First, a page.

Google Drone Delivery: The Future of Burritos, Drugs and Fast Food

The famed owner of Google is testing a dream drone delivery service: burritos sent straight to your yard.

The team at Project Wing—the drone-flying brainchild of Google's parent company, Alphabet X, is pairing with a Tex-Mex food chain, Guzman y Gomez, to experiment with drone delivery for the restaurant's burritos, chips and guacamole. Customers in Australia are helping test the delivery system by purchasing items via a phone app—think Seamless with drone-speed delivery to a backyard or doorstep. 

The drones are "hybrid aircraft" that fly and hover in place, allowing them to gain access to hard-to-reach locations quickly. They reach around 75 miles per hour and can travel about 6 miles from their takeoff spots.

The Project Wing company first tested drone delivery in 2016 at Virginia Tech, where it lowered Chipotle burritos into a spacious pickup location, much to the delight of students. Now, the company is getting more detailed and tackling burrito delivery to specific addresses, a task that is not without challenges, according to James Burgess, a leader on the project.

"Our drones are able to deliver items almost anywhere—backyards, public parks, farmlands or even fire-breaks," Burgess wrote on Medium. "But we need to train our systems to reliably identify safe and convenient delivery locations."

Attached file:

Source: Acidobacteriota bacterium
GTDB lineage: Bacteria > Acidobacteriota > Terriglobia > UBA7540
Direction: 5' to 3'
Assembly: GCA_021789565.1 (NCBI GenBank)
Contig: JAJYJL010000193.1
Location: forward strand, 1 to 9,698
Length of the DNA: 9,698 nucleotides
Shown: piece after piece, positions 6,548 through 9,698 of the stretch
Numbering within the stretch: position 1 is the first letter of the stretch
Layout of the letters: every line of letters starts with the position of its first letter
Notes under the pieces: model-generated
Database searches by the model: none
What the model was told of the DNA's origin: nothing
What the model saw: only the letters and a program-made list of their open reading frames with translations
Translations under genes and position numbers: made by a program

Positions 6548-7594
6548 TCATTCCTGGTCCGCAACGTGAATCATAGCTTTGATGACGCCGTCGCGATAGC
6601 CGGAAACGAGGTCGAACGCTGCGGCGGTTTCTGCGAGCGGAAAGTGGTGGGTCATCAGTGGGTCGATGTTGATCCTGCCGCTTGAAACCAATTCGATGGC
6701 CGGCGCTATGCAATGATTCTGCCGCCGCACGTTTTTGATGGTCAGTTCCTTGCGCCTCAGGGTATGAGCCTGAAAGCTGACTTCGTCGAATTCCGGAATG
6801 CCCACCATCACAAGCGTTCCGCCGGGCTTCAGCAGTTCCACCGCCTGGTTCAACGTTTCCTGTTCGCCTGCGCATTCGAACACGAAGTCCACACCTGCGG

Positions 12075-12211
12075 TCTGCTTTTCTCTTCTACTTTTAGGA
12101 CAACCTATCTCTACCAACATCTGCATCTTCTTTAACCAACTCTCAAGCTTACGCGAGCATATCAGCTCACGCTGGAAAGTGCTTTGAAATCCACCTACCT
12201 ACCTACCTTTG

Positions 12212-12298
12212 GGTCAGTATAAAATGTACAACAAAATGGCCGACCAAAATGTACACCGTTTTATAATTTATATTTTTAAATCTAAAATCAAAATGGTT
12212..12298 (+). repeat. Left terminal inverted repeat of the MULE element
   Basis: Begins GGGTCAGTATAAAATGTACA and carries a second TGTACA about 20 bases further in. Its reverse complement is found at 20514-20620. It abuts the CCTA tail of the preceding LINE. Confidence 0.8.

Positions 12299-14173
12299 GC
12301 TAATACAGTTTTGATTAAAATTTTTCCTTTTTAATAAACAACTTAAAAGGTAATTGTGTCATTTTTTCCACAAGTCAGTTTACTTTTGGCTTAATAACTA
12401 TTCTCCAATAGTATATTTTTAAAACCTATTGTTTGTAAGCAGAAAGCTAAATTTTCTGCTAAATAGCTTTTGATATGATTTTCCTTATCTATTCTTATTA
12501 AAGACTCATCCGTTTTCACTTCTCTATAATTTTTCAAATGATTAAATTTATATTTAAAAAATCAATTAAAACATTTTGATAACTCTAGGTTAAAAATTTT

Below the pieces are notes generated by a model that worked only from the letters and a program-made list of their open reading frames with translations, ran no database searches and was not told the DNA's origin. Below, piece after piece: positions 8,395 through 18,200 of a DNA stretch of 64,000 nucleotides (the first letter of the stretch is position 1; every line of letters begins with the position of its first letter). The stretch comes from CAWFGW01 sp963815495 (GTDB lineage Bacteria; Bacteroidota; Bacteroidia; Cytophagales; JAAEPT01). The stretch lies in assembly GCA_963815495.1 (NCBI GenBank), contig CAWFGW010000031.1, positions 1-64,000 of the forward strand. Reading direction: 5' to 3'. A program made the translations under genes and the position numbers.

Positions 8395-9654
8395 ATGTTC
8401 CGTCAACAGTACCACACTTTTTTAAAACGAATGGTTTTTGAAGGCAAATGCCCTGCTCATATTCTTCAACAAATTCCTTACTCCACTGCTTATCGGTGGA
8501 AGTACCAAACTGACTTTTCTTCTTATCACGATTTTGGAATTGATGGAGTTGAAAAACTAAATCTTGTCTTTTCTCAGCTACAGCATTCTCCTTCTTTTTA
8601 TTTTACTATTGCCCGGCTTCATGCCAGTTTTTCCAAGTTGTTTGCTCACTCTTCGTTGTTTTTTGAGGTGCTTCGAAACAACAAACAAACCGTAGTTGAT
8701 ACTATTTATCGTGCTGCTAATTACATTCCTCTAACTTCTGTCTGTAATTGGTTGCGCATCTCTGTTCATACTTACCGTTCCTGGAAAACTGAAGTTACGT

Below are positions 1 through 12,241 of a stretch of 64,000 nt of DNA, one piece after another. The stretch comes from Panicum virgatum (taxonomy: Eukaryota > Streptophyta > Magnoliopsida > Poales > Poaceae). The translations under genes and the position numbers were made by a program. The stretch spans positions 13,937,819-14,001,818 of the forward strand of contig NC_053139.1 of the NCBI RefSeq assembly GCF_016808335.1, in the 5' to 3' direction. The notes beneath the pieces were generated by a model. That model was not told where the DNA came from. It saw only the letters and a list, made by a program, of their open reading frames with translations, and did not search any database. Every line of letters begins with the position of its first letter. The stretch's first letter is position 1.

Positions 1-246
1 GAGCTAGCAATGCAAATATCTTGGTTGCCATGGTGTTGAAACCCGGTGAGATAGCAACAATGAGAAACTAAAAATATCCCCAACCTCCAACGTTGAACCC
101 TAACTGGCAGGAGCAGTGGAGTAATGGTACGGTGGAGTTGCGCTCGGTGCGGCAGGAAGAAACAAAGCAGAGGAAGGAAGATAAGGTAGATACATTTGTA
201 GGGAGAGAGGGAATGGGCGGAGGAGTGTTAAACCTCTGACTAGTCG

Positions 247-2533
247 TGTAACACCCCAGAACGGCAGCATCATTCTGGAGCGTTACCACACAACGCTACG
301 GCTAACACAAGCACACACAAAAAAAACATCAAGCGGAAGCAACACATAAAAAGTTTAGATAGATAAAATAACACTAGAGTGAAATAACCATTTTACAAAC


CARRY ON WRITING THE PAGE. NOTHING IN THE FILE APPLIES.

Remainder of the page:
The company constructed a custom "drone mothership" for Guzman y Gomez, so employees can dispatch drones to pick up orders from a restaurant and then transport and deliver the goods to customers at home. Alphabet X is hardly the first tech giant to test drone delivery; competitor Amazon Prime Air dropped off bottles of sunscreen at a tech conference in March.

With a small community testing the technology is aiming to work out the kinks. Burgess said the company still needs the drones to identify the best drop-off locations (please avoid the family car) and be intuitive enough that anyone can load packages onto them.

Project Wing is test-piloting the same technology with a string of pharmacies, Chemist Warehouse, in an effort to bring much-needed medicine to rural communities. Burgess also suggested that the delivery drones could transport food, water and medical supplies to emergency service workers during natural disaster relief.

Burgess wrote on Medium that all kinds of people, including young families, busy professionals and retirees, in communities without nearby grocery stores or other shops could benefit greatly from quick delivery via drones. The technology isn't ready for wide-scale fast-food delivery, and there are still endless possibilities for the company to explore.